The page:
At City Steam Brewery Cafe, the owners concoct some of the area’s finest beers, scoring “best of” awards from Hartford magazine and Connecticut Magazine. They also brew potent batches of laughter inside their 200-seat comedy show-room theater. Ensconced in the historic Brown Thomson and Co. building, which was the state’s largest department store in 1877, Brew Ha Ha once was known as the Last Laugh Comedy Club, where fledgling unknowns such as Ray Romano and Kevin James vied for laughs in the smoky rathskeller of a restaurant.
Reborn in 1997 under a new moniker, the standup speakeasy keeps its calendar packed with nationally touring comics and local joke slingers. During shows, guests can toast with mugs of handcrafted beer and make edible sculptures of their favorite comedian using menu’s custom burgers, pizzas, and omelets.
At ShelaLara Vineyards & Winery, vintners work with modern equipment to produce more than 20 different wines. Using grapes and fruit imported from California and other sun-soaked regions, the enophiles fill tanks with sweet elixirs including their in-house specialty wine slush. The glacier wines, fruit essences, and vintage wines run a colorful gamut from the off purple of the sky just after sunset to the hue of warm honey. ShelaLara’s winemaking process, including fermentation, bottling, and 21-gun salutes following spills, all takes place in Rhode Island.
Founded by certified beer judge Michael Bernier, DIY Brewing Supply equips and educates patrons in the arts of at-home fermentation procedures and food construction. Beginner's brewing classes steer students through four hours of crafting an extract beer and ingesting significant brewing concepts. Aspiring homebrewers learn to settle down yeast and barley for a midday nap in the mashtub, as well as how to perform simple troubleshooting should a batch end up tasting like lasagna. Winemaking classes help students study grapey elixirs on the journey from fermentation to sanitation to staining cashmere sweaters. Students can also round out their education with a mozzarella-making class and a one-hour coffee-roasting class, where they roast 1 pound of coffee.
After learning the tricks of the brewing trade, guests can stock up on the tools with DIY's extensive selection of wine and beer-making equipment. Homebrewers can create their own batches of booze with kegs, recipe lists, yeasts, and plenty of literature and books.
Casa Di Lisa enchants eaters with a broad steak-and-seafood driven menu of authentic Italian cuisine. For starters, keep temperamental taste buds from shouting fashion advice to strangers with a distracting starter of beef carpaccio ($8), plated with capers and reggiano parmesan, or opt to begin with an order of clams casino ($7), cousin of the less-refined three-card-Monte oysters. Deep-sea divers can recapture the freshness of ocean-floor feasts with dishes such as swordfish au poivre and baked Atlantic cod (both $18) or lobster fra diavolo ($26). Inch-and-a-half-thick bone-in pork chops ($17) and a 24 oz. Italian-style rib eye ($26) inflame protein-powered passions; optional add-ons to the grilled goodies—such as jumbo stuffed shrimp ($8) and scallop and shrimp scampi ($10)—bring the opposing forces of surf and turf together for an appetizing armistice.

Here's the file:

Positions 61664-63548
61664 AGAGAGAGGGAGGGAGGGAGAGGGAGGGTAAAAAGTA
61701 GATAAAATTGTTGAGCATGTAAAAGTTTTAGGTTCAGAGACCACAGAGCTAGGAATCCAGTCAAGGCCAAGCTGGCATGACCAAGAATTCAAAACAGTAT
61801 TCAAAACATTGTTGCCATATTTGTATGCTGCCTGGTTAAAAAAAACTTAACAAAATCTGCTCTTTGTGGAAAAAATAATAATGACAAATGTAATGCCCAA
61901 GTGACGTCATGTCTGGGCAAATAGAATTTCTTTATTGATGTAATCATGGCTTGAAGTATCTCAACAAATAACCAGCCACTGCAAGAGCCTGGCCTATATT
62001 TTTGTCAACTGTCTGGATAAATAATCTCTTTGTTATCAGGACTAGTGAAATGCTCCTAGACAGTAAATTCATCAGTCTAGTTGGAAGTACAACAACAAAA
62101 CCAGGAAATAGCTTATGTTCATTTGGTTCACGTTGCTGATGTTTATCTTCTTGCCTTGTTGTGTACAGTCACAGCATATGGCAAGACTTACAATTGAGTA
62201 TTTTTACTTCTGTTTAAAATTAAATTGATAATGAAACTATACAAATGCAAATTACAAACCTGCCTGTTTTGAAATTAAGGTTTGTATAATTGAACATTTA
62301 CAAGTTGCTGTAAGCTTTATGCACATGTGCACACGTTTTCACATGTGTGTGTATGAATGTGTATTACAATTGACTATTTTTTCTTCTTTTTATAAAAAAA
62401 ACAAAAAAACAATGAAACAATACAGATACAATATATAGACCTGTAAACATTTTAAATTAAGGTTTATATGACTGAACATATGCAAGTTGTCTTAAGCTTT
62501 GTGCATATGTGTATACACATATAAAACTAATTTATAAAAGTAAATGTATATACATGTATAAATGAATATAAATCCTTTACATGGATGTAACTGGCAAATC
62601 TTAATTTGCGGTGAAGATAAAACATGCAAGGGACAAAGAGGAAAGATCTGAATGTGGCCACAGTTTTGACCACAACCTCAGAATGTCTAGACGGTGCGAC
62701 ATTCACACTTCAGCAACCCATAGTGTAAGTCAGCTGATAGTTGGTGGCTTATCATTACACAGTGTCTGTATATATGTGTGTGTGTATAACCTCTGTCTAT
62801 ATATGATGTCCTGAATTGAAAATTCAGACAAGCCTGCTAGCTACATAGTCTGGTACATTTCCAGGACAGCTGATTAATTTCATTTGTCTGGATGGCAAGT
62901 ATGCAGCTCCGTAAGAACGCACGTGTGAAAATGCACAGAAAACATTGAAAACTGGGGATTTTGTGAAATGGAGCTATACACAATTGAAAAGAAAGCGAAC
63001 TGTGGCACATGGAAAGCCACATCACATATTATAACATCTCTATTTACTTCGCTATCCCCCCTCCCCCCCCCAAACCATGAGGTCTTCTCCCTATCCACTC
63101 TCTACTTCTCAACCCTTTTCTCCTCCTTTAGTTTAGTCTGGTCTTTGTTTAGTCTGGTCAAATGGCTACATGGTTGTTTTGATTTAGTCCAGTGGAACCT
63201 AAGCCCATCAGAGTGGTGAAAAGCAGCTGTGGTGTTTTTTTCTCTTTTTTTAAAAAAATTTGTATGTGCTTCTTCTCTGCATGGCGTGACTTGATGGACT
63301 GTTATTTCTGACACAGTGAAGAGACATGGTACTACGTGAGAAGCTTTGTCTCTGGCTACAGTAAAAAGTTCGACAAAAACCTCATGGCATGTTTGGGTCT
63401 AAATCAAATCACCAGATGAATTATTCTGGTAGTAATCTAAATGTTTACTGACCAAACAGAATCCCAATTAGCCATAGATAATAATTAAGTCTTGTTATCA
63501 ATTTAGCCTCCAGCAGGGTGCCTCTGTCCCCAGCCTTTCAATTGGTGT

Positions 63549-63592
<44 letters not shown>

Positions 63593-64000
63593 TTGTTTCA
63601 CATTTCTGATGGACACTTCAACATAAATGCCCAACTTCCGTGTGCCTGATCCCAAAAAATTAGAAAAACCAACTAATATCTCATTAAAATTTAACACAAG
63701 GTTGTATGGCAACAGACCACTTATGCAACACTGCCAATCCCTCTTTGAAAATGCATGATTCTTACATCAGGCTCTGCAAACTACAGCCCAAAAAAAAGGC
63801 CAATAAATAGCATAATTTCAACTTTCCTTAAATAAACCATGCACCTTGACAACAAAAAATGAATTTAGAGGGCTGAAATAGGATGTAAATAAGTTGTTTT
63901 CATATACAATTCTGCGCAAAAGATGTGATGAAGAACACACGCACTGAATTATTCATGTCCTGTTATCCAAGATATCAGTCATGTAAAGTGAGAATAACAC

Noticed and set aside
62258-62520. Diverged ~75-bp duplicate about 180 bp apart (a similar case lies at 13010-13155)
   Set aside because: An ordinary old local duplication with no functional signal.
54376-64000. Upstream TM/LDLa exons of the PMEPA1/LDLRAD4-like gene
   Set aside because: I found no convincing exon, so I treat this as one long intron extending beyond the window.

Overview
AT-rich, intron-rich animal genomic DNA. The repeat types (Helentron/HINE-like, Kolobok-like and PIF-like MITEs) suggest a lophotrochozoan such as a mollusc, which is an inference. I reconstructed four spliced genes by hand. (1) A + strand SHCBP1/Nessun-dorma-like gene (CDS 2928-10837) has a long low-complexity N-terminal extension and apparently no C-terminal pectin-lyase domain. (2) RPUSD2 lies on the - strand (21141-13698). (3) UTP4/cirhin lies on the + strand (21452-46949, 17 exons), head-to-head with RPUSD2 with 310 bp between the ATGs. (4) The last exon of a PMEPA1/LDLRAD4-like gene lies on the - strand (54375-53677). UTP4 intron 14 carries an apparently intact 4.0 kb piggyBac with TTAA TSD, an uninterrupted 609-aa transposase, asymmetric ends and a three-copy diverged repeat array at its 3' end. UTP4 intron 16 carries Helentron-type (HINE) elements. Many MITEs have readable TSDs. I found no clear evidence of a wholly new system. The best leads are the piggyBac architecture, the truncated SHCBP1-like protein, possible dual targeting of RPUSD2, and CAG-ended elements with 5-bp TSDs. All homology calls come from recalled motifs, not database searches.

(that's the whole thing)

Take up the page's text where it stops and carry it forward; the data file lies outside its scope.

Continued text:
Todd Sullivan and Tim Daley, the brewmasters at Pioneer Brewing Company, brew their golden mixtures of fresh hops, malts, and barley into an eclectic array of frothy beers with a focus on freshness and community. Each of Pioneer's beers⎯including the American nitro stout, American pale ale, and spring doppelbock⎯are brewed to not only meet their own exceedingly high standards, but particularly the high standards of their friends, regulars, and the local beer lovers who bathe in it. Todd and Tim relish their microbrew status and 150-acre Hyland apple-orchard setting, and plan to stay small in order to continue the tradition of crafting only the finest brews for themselves and their community.
Voted the area's best place for tapas in 2012 by readers of the Valley Advocate, Ibiza Tapas Wine Bar swells with the aroma of Spanish small plates. The culinary team whips up traditional dishes such as fried spiced potatoes and spanish veal and pork meatballs alongside modern creations such as babyback ribs with fried potatoes and barbecue aioli and short ribs in caramelized garlic and oatmeal beer sauce. Their menu also includes paellas, fideuas, and gluten-free Catalan-style crème brûlée, which guests can wash down with beer, sangria, or a wealth of white and red wine from the dramatically lit stone bar. Orange and burgundy walls enliven Ibiza's lounge-like dining room, where patrons can enjoy dinner or parties of 40–80 guests or retired Zorro's can feast at private soirees.